He also ran a ‘Dating in Kent’ website which claimed to have more than 7,000 members and offered advice on ‘how to impress on the first date’.

One section read: ‘First dates should supply a window into the excitement and joy you can offer your partner, so never be afraid to think outside the box to ensure that your name is the first on your lover’s lips.’

Another website linked to Shepherd (with 10,000 members, allegedly) included a ‘newbie’s guide to no-strings-attached sex’ as well as a section on ‘planning the perfect dirty getaway’. The websites have now been closed down, along with Shepherd’s Facebook page.

Charlotte Brown could not have been more different from Jack Shepherd.

At the University of Essex, where she graduated with a 2:1 in English, she had been in a long-term relationship with a fellow student, the only serious boyfriend she had ever had.

She had moved from Welling in Kent to East Finchley in North London and was working as a new business development consultant for the International Institute of Anti-Ageing, providing products to beauty salons.

She met Shepherd online and they had been exchanging messages with one another for about four weeks before their date.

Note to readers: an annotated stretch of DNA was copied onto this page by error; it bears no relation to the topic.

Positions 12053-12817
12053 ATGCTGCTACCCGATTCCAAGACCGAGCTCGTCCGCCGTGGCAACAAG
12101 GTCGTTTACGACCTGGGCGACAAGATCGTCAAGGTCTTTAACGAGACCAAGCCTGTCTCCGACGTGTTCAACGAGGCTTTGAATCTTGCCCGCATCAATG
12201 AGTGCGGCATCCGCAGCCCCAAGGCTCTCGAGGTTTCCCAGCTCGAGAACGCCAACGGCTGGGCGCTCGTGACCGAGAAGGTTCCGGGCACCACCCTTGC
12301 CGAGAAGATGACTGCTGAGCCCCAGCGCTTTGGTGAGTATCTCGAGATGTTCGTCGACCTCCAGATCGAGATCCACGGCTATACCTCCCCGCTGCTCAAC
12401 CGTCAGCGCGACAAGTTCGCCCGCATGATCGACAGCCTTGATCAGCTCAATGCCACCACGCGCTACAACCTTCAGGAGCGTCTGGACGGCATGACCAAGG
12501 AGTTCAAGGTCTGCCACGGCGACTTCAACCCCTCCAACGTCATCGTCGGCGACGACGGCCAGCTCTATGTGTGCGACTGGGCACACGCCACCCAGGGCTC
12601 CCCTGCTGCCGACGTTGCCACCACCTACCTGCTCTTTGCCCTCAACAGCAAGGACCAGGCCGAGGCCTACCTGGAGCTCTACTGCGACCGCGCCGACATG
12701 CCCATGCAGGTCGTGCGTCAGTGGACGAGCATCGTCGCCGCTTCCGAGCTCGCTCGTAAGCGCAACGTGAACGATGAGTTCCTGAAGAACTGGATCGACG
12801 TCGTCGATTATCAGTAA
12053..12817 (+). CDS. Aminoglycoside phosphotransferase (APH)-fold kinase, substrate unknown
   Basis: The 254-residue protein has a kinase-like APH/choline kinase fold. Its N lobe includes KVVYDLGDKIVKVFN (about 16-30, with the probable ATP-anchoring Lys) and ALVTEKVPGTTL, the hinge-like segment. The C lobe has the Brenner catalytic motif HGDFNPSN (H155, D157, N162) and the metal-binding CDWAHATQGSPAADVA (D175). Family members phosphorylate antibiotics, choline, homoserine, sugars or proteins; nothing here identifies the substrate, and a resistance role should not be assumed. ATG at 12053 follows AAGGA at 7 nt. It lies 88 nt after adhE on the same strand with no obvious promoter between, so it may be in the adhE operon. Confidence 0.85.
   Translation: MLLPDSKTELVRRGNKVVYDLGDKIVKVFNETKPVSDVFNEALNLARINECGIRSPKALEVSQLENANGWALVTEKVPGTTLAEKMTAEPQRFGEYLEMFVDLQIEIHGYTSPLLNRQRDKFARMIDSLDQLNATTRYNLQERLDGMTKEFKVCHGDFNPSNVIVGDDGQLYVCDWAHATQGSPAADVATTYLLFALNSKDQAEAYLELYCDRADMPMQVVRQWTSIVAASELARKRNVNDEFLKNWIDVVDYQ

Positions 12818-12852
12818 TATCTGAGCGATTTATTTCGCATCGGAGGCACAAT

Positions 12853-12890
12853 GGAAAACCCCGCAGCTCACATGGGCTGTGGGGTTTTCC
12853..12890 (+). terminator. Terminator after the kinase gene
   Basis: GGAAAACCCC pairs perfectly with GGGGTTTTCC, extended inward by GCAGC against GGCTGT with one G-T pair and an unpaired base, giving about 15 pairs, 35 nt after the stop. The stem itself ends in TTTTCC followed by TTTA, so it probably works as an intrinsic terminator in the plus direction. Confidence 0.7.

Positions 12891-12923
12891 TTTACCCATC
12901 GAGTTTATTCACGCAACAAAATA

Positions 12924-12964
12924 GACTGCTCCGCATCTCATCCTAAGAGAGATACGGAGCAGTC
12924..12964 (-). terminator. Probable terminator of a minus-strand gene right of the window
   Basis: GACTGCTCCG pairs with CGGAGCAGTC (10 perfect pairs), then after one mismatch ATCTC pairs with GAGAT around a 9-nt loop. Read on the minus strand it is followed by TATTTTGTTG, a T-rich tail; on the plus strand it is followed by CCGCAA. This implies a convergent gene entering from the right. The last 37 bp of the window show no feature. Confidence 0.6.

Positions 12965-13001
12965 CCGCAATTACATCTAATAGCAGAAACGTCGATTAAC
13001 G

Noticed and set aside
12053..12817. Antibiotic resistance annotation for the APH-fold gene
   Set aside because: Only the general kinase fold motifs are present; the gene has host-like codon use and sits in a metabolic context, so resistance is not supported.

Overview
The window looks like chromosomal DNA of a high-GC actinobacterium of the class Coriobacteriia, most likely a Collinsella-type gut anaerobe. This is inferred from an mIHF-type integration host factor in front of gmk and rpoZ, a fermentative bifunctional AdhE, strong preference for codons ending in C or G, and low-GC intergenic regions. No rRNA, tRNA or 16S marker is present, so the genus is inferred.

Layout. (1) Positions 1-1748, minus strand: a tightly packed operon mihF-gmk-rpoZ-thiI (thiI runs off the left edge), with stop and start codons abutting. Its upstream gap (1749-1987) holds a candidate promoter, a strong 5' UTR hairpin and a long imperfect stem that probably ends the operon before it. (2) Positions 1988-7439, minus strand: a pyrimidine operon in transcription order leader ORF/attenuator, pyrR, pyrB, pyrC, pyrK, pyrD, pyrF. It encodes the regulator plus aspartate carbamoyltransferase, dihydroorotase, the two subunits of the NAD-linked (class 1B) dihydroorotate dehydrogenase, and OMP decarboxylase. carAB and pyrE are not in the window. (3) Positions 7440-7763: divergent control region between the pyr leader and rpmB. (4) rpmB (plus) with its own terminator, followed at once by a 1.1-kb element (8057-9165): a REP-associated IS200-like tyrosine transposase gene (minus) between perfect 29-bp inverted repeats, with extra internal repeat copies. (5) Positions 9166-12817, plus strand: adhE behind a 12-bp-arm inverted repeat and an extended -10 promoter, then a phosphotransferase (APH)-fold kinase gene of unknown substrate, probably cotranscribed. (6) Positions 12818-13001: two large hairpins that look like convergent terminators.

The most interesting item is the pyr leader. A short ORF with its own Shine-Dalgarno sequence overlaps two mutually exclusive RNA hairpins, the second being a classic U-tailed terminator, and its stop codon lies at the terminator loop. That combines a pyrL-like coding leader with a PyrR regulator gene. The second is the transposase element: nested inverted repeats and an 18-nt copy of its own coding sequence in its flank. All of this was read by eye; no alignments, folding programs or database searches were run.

Haunting video footage retrieved from Charlotte’s smartphone shows the flickering lights of the capital reflected in the water as they speed along the river.

Messages she wrote to her sister that evening were coherent.

‘It was he who was completely drunk,’ insisted her mother Roz Wickens.

She is demanding that her daughter did not die in vain, and is lobbying the Government for the introduction of ‘Charlotte’s Law’ that would force pleasure boats to be subject to approved safety measures.

The family posted a petition on the Government website at the weekend calling for the introduction of speed and drink-drive limits, compulsory wearing of life jackets, safety training and vessel safety standards on waterways.

Mrs Wickens said: ‘At the end of the day, Shepherd’s action’s killed my daughter and that is it.

‘If it was not for Jack Shepherd, Charlotte would still be with us now. So he needs to serve his sentence. There has got to be someone harbouring him, either financially or otherwise. He has got support. I don’t think he’s be able to do this on his own.’

Has Jack Shepherd expressed a scintilla of remorse? No, the complete opposite, in fact, a number of Twitter accounts portrayed him as a victim of a miscarriage of justice.

One which appeared shortly after his conviction said: ‘If Ms Brown survived and Jack Shepherd died, would she have been summoned to the Old Bailey?

‘He is only guilty because he survived. She wasn’t kidnapped, she got on the boat cos she wanted to. She was loving her night out with Jack. Enjoyed being treated as princess.’

Is it likely that anyone apart from the shameless Jack Shepherd could have written that?

Read more at DailyMail.co.uk